- Woman: My mom’s house burned down.
- Man: Oh! I’m sorry!
- Woman: Why? It’s not your fault.
- Man: It’s nice of you to say that, but I know what I did.
- Caption: It annoys me when people interpret an obviously sympathetic “I’m sorry” as an apology, so I’ve started responding by making it one.
- your fault (n.) /fɔːlt/ If something bad that has happened is your fault, it happened because of you.
- annoy (v.) /əˈnɔɪ/ to make someone slightly angry
- interpret (v.) /ɪnˈtɜːprɪt/ here; same as “to understand something as”
- obviously (adv.) /ˈɒbviəsli/ in a way that is easy to understand or see.
- sympathetic (adj.) /ˌsɪmpəˈθetɪk/ showing that you understand and care about someone’s problems
- one, here, refers to “an apology”
- Sentences 1 to 3 sound pretty normal, but what the man says in sentence 4 breaks the usual expectations of a conversation. When he man says: “I’m sorry” in sentence 2, it is a “sympathetic I’m sorry”, which means that it just shows that he cares about the woman’s mum, not that he his sorry because he has done it.
- In sentence 3, we see that the girl understands this “I’m sorry” as an apology, as if he had done it, as opposed to the “sympathetic I’m sorry.”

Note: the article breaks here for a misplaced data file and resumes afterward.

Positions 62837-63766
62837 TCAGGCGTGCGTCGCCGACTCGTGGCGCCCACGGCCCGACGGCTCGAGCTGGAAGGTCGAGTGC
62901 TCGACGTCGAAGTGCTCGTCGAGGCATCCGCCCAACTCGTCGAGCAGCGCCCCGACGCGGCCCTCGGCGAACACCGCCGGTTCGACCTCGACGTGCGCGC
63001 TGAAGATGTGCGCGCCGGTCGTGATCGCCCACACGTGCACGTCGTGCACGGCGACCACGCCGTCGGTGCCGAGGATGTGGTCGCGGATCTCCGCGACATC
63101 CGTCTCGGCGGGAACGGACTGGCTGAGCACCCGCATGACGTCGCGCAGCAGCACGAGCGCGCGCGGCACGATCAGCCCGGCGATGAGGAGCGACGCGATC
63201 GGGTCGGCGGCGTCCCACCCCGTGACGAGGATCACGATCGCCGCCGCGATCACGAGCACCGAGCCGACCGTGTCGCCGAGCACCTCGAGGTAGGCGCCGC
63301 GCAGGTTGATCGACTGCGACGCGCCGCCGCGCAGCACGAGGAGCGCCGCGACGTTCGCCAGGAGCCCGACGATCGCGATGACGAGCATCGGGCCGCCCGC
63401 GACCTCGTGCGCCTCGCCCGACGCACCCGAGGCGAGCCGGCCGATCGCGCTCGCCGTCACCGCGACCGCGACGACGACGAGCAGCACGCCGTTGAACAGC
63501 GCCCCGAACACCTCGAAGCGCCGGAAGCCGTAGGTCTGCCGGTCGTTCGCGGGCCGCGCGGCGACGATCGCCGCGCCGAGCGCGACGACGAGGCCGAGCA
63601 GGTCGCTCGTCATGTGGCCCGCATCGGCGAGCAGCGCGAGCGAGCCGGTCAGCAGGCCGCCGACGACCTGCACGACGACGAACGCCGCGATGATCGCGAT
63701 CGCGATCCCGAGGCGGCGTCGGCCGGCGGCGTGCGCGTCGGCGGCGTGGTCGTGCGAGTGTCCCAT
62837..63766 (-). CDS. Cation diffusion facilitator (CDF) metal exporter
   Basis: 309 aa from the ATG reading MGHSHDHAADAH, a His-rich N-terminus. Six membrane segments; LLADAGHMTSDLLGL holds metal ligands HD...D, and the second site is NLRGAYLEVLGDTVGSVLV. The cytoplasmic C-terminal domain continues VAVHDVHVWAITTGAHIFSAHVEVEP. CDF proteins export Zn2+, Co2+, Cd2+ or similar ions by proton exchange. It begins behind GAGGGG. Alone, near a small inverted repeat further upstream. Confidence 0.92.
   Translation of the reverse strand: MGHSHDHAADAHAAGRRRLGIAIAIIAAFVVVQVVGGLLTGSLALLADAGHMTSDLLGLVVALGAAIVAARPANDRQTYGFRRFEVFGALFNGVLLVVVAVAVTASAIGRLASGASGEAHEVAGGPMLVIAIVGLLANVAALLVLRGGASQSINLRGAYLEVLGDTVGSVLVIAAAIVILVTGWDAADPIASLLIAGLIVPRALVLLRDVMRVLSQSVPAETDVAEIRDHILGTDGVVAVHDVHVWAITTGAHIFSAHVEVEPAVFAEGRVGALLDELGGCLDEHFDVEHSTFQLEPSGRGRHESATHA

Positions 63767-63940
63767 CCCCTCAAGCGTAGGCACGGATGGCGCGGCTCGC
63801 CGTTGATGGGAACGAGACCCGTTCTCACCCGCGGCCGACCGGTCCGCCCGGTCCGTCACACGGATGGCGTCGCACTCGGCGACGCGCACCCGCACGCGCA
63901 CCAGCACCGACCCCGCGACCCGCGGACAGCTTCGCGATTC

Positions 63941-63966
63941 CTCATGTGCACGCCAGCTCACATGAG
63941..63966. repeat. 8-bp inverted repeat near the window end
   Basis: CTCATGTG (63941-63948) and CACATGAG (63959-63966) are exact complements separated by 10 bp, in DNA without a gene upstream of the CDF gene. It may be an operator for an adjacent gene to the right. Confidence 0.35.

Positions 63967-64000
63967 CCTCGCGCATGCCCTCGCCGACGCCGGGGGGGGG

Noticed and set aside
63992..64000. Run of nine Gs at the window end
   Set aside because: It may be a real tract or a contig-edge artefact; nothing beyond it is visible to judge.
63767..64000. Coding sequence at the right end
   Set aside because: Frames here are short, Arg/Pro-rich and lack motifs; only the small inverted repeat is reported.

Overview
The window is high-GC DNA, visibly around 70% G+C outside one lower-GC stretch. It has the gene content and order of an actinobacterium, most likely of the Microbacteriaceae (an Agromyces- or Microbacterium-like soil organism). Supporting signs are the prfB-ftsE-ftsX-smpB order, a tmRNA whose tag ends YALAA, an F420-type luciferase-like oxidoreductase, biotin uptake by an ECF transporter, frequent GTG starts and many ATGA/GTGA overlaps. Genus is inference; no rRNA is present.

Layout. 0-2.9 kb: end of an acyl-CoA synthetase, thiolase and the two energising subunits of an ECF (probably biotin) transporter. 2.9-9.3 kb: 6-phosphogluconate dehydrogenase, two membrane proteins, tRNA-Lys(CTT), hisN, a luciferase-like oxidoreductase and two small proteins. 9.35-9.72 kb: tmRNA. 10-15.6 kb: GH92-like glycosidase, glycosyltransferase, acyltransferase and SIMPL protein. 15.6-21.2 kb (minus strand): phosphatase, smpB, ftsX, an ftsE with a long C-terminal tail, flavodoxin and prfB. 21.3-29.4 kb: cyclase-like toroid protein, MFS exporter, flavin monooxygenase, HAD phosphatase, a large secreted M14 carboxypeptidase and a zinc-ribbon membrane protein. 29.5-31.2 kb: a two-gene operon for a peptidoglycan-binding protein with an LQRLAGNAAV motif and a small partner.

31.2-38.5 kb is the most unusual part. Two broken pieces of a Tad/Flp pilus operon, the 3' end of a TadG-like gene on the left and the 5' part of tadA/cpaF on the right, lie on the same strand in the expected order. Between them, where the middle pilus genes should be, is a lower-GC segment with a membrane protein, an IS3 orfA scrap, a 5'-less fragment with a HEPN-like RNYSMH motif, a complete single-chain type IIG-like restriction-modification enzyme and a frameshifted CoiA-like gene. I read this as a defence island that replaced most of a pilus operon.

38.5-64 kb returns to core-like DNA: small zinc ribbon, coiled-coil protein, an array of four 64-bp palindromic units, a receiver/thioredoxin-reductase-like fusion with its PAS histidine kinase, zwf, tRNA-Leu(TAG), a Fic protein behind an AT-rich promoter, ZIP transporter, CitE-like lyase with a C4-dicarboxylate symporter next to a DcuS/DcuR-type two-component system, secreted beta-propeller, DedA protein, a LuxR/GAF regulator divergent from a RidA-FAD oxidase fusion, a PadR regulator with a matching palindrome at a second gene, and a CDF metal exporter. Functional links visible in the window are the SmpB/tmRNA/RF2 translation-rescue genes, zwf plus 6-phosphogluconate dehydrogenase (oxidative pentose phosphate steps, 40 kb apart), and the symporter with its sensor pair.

- However, what is surprising is sentence 4. Here, it sounds as if the man had actually done it and that he did mean the first “I’m sorry” to be an apology as opposed to the “sympathetic I’m sorry.”
I’m sorry can be used in different contexts:
- apology: I’m sorry I burned down your mom’s house / I’m sorry I broke your watch
- to show sympathy: I’m sorry your mom’s house was burned down / I’m sorry you didn’t pass the class, etc.
- to address someone: I’m sorry, could you tell me where I can find a nice place to eat around here?
- to show you didn’t understand something (informal): […] I’m sorry?
- to ask people to make room for you to pass by: when someone is walking through a crowd a people who are not moving, you can hear something like this: I’m sorry… Sorry … Excuse me … I’m sorry …
- Can you think of any other uses?